Opinion & Response

Dec 01, 2002 10:30 PM  By

From Dictation to Dick Tracy

Layoffs are no laughing matter, but for some they bring about change for the better. Just ask Margaret Thompson, a former executive secretary at cataloger Newport News turned private investigator. Thompson worked at the company, which was then based in Newport News, VA, for 20 years before parent company Spiegel consolidated the division into its Downers Grove, IL, headquarters and closed the information services department in April 2001. Though Thompson had planned to find another secretarial job, an employment agency had her take a computer program test to match her personality and experience with various jobs, and private investigator was one of the surprising choices. Thompson passed the federal background check and firearms training, and by early spring 2002 her days had gone from fetching coffee and taking dictation to conducting surveillance and digging up dirt on subjects. We’ve always said that working in this industry will prepare you for anything.


They’re called starving artists for a reason: Art supplies are expensive. Easels, pigments, papers, nibs — they add up. With its name, Cheap Joe’s Art Stuff addresses the price issue. But with its creative and product selection, the catalog makes it clear that it’s competing not only on price, but on service and quality as well.

The copy makes a point of differentiating among the various brands of similar watercolors, oils, and pastels. Holbein Artists’ Watercolors, for instance, are “brilliant, wild raucous colors! You just can’t get a more beautiful and unusual assortment anywhere…” while Daler-Rowney Watercolors are “calculated to produce free flowing color, which leaves no hard lines at the edge of the washes.”

Technical tips abound. Ditto inspiring quotes and selections of customers’ artworks. Combined with the photos of employees that appear on the footers of every page and the old-timey serif type (in a large font, for supereasy readability), they create a friendly, knowledgeable source that you want to buy from. And with all sorts of volume discounts (including free shipping on orders of more than $250), Cheap Joe’s makes it tough for promising Picassos and would-be Warhols to stop shopping.

Martha Catalog Now a Me-Too

We almost feel bad about picking on Martha Stewart, considering how the ImClone stock scandal has tarnished her good name, caused her company’s stock to plummet, and forced her to resign from the board of the New York Stock Exchange in early October. But then we received a copy of her revamped catalog. The former Martha by Mail, now titled Martha Stewart The Catalog for Living, is a dead ringer for kitchen products mailer Williams-Sonoma. Gone are the catalog’s light, airy layouts, signature soft color palettes, and grid design. In their place is, well, exactly what Williams-Sonoma does. Gifts and home products cataloger Restoration Hardware has taken a lot of heat in recent months for turning into a clone of William-Sonoma’s sister title Pottery Barn; Martha Stewart should also be taken to task for ripping off the upscale kitchenware bible. Love Stewart or hate her, Martha by Mail perfectly captured the essence of the Martha Stewart brand. Given what’s happened to the brand during the past six months, maybe copycatting a successful rival isn’t such a bad idea. Then again, why shouldn’t shoppers just go right to Williams-Sonoma?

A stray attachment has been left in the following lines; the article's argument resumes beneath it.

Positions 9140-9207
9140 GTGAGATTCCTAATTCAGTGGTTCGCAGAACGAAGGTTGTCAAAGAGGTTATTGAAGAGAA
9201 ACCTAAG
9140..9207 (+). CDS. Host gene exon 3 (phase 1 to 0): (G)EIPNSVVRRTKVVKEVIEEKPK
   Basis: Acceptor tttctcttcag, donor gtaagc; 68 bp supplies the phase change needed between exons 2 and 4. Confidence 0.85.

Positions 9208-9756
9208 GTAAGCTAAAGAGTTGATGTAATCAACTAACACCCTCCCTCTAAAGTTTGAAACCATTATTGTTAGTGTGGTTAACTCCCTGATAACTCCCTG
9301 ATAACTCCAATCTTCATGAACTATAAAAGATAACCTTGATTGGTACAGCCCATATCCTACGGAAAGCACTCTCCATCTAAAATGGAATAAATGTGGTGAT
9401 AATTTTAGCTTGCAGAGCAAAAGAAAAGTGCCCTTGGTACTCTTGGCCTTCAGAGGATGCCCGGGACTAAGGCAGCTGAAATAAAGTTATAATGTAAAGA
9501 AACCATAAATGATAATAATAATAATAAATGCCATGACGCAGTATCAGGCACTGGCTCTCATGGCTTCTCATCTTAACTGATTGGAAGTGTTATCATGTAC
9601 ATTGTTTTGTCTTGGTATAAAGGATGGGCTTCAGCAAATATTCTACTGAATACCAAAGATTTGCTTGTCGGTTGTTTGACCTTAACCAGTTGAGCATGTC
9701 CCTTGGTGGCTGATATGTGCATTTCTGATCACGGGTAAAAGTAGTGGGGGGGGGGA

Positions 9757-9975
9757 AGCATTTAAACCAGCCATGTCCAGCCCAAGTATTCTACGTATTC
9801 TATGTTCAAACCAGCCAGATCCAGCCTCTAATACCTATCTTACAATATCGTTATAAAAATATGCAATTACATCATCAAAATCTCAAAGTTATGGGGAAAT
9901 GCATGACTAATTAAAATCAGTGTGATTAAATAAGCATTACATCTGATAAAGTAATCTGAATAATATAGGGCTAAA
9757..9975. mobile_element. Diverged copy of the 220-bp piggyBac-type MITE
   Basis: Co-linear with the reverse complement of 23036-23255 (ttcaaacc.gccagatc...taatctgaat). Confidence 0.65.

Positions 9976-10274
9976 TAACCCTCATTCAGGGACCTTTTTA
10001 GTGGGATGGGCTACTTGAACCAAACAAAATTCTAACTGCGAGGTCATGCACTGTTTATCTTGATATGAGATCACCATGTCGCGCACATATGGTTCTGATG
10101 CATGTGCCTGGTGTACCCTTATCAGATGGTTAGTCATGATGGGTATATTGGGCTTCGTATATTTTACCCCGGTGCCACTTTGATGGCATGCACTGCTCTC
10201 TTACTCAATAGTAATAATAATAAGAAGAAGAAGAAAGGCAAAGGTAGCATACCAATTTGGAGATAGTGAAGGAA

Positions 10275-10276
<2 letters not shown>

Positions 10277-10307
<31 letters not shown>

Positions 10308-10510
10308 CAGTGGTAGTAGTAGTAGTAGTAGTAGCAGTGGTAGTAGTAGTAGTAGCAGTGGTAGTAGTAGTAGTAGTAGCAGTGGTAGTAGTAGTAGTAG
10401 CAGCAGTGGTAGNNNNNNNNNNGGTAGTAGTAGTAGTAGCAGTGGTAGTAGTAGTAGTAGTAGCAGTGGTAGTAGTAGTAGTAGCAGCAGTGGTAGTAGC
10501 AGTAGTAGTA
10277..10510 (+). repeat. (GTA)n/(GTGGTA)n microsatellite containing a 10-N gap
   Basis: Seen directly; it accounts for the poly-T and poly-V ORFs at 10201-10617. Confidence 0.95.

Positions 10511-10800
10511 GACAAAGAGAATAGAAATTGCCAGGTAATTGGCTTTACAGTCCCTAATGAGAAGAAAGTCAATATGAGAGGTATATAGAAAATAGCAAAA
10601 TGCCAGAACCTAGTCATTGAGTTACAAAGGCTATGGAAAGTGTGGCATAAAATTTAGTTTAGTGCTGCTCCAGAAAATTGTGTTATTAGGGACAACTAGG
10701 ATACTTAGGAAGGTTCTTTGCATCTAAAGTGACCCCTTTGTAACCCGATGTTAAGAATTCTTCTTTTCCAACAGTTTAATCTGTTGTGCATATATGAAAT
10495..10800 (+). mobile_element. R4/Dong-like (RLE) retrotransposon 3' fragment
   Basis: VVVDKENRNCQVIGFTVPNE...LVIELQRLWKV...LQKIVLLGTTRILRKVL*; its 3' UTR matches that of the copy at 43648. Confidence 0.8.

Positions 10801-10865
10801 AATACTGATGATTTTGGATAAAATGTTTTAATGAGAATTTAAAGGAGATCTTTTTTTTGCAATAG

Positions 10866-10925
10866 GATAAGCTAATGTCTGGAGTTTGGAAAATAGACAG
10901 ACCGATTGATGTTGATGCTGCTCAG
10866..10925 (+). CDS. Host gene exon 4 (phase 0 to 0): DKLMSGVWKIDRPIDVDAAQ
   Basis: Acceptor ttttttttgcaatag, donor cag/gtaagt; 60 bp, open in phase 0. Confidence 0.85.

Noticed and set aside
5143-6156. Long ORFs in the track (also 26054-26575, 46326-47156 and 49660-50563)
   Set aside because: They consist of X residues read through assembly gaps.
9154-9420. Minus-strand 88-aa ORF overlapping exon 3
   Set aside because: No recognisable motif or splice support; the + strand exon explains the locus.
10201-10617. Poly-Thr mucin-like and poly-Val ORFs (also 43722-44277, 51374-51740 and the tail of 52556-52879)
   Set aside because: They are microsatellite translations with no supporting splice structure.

Dessert with a $11,050 Cherry on Top

The 160-page 2002 Neiman Marcus Christmas Gifts Book, which began mailing in late September, features indulgences typical of the upscale marketer — the limited-edition 2004 Cadillac XLR ($85,000), a London taxi with the interior upholstered in Burberry ($58,900), a Balinese bamboo hut ($15,000). But we want to highlight a special gift developed by the company’s former leader Stanley Marcus, who died in January. The Cashmere and Ruby Pousse-Café, designed to resemble the multilayered after-dinner cocktail, consists of a giant hand-blown glass brandy snifter with five layers of pure cashmere sweaters, a 60-in. angora scarf for whipped cream, and a sparkling ruby-and-diamond ball ring as the cherry. The pousse-café, which was created by the beloved “Mr. Stanley” for a store customer, will set you back a cool $11,050. But if you omit the “cherry,” it will cost a mere $1,000.

Cookie Wars Nothing to Smile About

The ubiquitous yellow smiley face icon is causing some frowns among cookie marketers. Eat n’ Park, a Pittsburgh-based restaurant chain, is claiming in a federal lawsuit that cataloger/Web marketer Silver Lake Cookie Co. is infringing on its trademarked smiley face cookie. In the lawsuit, filed Oct. 11, Eat n’ Park says it has had a trademark on the smiley cookie’s design since 1993 and that Silver Lake began selling the cookie in question this past February. For its part, Islip, NY-based Silver Lake claims it’s been selling the cookie for at least 20 years. This isn’t the first time a cataloger has been slapped with a smiley suit. Eat n’ Park sued food gifts marketer The Popcorn Factory in March 2001 after warning it to stop selling smiley face cookies. Lake Forest, IL-based Popcorn Factory did not stop selling the cookies, but it agreed to pay Eat n’ Park an undisclosed licensing fee and ongoing royalties. That’s just the way the cookie crumbles.

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